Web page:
GOC backs education roadshows
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GOC backs education roadshows

Careers in optics websiteOptical bodies and high street opticians are working together to encourage more young people to choose optometry and optics as a career.

The Careers in Optics Working Group has piloted a roadshow which encourages teenagers to think about a career as a technician, dispensing optician, contact lens optician or optometrist.

The innovative fast-paced workshops are designed to shape perceptions about the profession, for students in Years 8-11. Content is mapped to KS3/4 PLTS Science curriculum requirements and was well received by schools throughout the pilot.

Local optometrists and dispensing opticians deliver the roadshows, where students learn about illusions, light and sight in a fun and supportive environment. The workshops include a specially commissioned 3D movie, designed to reinforce the link with optometry and optics. They aim to affect the way young people see the world around them.

Elaine Grisdale, Head of Professional Services at ABDO, said: “Amazingly a lot of students have never heard of dispensing opticians or optometrists, and those who have or have thought of a career in healthcare, haven’t thought about our sector seriously.

“The fact that we are on the high street means that people do not immediately think of us as a healthcare profession. Physiotherapy, medecine, dentistry, nursing and vetinary science are professions which are thought to be attractive to young people with a science bias. The Group also found that many of these professions can be researched easier than optics/optometry.

“Another reason for the lack of awarenesss or enthusiasm in schools could be the fact that only a small number of children take up their NHS entitlement and have eye examinations. Many children are not even exposed to vision screening at school. This is a problem that a parallel cross-profession working group is currently addressing.”

Twelve workshops were delivered in eight schools during the pilot. Participating schools had strong science and the trial attracted significant coverage in local, national and trade press. Following the workshops 77 per cent of students said they were now more aware of the importance of eye health and 55 per cent ‘agreed’ or ‘strongly agreed’ that they would recommend optometry and optics as a good career choice.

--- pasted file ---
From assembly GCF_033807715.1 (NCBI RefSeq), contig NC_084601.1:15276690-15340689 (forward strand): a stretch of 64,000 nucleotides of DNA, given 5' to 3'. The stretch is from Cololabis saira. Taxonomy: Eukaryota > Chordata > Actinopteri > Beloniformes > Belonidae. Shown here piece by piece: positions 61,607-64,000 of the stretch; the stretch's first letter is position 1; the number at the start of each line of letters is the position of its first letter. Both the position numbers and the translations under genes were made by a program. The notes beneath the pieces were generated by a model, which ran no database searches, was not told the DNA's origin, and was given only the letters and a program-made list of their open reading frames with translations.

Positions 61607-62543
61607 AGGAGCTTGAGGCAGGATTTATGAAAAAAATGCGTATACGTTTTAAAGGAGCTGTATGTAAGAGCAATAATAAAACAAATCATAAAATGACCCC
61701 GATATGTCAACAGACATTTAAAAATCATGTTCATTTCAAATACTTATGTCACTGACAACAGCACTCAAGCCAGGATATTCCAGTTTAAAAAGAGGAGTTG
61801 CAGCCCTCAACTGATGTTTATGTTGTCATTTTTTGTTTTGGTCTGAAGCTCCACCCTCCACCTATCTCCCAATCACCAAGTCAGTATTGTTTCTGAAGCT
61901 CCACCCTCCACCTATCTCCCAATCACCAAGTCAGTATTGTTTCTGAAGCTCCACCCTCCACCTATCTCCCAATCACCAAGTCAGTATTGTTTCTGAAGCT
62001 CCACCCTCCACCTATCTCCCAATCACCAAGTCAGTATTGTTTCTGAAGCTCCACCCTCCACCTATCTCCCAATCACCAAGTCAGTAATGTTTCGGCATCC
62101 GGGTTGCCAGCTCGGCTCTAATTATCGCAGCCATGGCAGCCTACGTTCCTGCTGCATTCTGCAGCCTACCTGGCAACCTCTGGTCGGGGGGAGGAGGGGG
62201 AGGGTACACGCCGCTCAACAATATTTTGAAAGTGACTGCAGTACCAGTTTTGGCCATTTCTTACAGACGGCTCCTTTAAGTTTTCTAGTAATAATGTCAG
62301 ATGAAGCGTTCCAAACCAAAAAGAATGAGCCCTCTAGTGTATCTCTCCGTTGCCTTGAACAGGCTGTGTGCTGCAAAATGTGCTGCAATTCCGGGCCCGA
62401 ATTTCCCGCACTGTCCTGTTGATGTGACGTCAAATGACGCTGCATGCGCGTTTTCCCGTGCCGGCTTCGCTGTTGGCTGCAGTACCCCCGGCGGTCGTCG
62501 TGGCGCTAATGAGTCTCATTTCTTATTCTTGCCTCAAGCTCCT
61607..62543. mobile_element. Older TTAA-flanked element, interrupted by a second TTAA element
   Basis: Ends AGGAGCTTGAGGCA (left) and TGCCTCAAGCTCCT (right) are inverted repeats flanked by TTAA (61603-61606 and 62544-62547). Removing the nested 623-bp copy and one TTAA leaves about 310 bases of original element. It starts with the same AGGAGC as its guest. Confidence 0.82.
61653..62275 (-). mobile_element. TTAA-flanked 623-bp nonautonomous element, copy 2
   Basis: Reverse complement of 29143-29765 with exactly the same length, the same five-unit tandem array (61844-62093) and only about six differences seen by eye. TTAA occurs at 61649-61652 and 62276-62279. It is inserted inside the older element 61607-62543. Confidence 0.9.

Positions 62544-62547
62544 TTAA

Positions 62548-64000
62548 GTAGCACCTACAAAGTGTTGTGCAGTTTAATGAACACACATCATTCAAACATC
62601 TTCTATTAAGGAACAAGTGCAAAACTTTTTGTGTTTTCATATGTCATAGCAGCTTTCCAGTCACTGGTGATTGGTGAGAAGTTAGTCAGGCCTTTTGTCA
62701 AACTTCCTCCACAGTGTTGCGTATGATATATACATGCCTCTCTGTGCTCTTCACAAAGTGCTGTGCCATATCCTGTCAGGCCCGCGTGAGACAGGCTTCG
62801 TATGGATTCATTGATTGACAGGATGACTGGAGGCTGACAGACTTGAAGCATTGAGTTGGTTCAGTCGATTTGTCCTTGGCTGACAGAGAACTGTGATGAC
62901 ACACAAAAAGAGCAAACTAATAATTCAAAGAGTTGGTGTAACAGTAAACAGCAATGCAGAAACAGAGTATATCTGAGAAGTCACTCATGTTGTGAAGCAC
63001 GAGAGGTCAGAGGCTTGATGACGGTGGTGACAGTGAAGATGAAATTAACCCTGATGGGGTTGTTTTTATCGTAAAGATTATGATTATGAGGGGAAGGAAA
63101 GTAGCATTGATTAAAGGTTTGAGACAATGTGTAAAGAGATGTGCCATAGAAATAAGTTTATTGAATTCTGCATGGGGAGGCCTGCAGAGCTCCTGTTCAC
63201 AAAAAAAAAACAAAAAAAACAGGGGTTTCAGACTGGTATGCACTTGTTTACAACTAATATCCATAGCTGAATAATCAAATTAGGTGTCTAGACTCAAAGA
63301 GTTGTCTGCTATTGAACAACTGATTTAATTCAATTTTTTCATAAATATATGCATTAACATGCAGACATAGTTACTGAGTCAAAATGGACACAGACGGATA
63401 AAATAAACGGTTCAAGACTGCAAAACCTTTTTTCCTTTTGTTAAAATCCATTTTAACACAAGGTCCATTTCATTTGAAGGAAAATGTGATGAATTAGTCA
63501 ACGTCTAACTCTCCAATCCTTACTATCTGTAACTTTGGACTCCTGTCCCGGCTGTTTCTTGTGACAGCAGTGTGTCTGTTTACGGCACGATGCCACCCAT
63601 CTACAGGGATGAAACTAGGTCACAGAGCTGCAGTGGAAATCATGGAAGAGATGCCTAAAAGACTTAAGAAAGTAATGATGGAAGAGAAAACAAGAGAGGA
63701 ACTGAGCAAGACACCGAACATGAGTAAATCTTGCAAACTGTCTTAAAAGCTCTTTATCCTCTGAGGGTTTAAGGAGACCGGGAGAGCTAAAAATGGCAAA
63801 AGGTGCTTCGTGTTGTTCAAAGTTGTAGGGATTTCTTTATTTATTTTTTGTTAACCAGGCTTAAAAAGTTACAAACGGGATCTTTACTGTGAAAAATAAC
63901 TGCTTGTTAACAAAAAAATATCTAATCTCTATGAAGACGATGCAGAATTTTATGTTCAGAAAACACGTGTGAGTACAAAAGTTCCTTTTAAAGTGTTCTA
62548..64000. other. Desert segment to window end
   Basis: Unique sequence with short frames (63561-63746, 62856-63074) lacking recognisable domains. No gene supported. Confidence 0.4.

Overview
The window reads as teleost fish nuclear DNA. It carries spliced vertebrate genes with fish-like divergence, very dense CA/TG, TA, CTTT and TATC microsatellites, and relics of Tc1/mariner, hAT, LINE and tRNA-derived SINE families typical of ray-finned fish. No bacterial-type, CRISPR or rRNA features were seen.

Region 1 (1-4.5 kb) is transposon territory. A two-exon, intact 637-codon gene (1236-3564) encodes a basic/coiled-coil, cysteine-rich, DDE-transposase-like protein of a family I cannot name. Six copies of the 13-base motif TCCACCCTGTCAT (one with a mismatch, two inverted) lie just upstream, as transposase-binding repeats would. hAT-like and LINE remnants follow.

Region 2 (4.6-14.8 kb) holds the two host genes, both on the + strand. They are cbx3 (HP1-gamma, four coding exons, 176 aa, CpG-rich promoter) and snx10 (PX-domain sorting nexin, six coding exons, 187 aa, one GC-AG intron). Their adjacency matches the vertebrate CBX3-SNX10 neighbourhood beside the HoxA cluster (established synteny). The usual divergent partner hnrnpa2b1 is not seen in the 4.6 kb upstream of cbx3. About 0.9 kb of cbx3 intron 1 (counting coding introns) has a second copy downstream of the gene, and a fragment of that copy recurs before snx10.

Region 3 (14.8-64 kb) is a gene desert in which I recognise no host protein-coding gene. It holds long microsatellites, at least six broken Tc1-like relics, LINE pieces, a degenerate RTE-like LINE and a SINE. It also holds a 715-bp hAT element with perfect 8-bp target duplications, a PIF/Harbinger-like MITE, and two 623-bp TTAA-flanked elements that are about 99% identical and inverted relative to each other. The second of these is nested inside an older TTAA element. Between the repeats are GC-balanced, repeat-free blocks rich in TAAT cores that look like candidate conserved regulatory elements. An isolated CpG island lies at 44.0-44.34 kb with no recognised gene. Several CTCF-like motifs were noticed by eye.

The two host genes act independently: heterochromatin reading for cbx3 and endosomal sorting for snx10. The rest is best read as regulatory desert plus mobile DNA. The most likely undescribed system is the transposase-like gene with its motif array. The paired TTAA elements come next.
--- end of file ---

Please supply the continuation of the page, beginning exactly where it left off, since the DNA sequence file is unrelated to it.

Elaine continued: “It has been a fabulous exerience to be part of this multidisciplinary initiative whch has produced an edgy, creative, fun and targetted programme which proved a great success in engaging teenagers.”

The Working Group includes members from ABDO , AOP, College of Optometrists, Optometry Wales, the Sight Care Group and the SMC who are active in the development of the roadshows, as well as key representatives from high street opticians from the multiple and independent sectors, and universities.

Professor David Thomson, Group Chair, talked about the next steps: “We are currently analysing the feedback from the pilot workshops and will use this to improve the experience and materials. The next stage is to recruit dispensing opticians and optometrists from around the country to act as ambassadors and deliver the workshops in local schools. We will provide training and all the resources required so this is a great opportunity for eye care professionals to engage with local schools and to help safeguard the future of our profession.”

Look out for information in e-bulletin, optical journals and professional body websites. For more information or to register your interest email newdimension@college-optometrists.org.


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